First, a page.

And remember the act of creating mutual respect is a bonding and growing experience. Ask questions to make sure that both of you are on the same page and, make sure that you communicate if for some reason that ever feels like not the case.

Final Thoughts

The beauty of relationships is that you are not doing them alone, so don’t be afraid to rely on each other to help the love move forward. And, if you need help laying the ground work of respect, don’t be afraid to reach out and get it.

Remember, you both are in a relationship because you genuinely care about the other person, honoring your love for each other is your first step in creating the respectful relationship of your dreams.

More About Healthy Relationships

Featured photo credit: Vince Fleming via unsplash.com

Reference

More by this author

Emily Davis

Bestselling Author and Relationship Anxiety Coach

How to Develop Mutual Respect in a Relationship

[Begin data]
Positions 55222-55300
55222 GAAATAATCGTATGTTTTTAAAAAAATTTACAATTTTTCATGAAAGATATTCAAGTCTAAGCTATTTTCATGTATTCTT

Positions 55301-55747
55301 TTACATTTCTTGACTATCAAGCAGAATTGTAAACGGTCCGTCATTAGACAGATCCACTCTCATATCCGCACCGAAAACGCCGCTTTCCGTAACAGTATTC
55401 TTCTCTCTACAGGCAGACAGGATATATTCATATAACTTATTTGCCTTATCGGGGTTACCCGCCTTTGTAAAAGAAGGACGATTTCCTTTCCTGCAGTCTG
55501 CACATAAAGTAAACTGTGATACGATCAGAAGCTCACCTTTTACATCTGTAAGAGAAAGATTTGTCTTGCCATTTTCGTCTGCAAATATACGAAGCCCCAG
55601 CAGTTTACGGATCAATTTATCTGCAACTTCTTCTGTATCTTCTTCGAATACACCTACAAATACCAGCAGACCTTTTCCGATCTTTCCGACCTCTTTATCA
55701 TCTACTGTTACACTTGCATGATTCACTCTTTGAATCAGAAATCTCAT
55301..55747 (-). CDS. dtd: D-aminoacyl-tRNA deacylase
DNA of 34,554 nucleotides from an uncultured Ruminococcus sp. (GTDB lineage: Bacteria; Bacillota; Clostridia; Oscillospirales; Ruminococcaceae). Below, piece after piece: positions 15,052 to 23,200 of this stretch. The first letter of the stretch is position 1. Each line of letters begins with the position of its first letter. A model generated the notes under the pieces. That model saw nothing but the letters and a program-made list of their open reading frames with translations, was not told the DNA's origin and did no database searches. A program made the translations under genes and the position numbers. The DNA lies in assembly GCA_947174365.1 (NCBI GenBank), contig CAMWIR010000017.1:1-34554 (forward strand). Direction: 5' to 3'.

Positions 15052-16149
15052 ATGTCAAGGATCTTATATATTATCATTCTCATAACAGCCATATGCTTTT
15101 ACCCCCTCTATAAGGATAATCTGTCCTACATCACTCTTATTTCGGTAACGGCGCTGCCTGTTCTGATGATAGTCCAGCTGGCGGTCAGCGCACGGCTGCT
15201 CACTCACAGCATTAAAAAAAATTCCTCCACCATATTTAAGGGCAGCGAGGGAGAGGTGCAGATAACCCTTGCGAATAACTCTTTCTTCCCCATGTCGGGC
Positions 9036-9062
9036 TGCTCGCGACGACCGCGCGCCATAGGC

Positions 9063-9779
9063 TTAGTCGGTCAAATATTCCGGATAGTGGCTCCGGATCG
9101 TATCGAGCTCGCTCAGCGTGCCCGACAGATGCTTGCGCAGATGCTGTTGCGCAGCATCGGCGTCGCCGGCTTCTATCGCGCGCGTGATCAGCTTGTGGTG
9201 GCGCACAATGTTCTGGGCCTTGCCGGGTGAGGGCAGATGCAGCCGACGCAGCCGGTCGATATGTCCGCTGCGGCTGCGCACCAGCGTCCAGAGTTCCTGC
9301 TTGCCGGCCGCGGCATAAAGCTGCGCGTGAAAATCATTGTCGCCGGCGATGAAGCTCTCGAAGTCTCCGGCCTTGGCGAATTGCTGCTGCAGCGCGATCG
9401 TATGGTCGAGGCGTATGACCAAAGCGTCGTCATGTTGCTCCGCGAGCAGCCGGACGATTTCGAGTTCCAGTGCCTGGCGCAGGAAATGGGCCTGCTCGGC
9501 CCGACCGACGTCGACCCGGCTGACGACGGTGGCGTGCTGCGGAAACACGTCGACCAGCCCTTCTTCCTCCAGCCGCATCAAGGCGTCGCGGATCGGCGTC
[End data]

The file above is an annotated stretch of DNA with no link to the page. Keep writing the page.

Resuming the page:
Trending in Relationships

1 3 Simple Signs of a Strong and Healthy Relationship 2 How to Deal With the 15 Most Common Marriage Problems 3 10 Ways To Fix A Bad Relationship 4 How to Overcome Jealousy in a Relationship 5 How to Stop Nagging And Communicate With Your Partner Better

Read Next

Advertising
Advertising
Advertising

Last Updated on September 18, 2020

13 Helping Points When Things Don’t Go Your Way

13 Helping Points When Things Don’t Go Your Way

For the original article by Celestine: 13 Helping Points When Things Don’t Go Your Way

“We all have problems. The way we solve them is what makes us different.” ~Unknown

“It’s not stress that kills us, it is our reaction to it.” – Hans Selye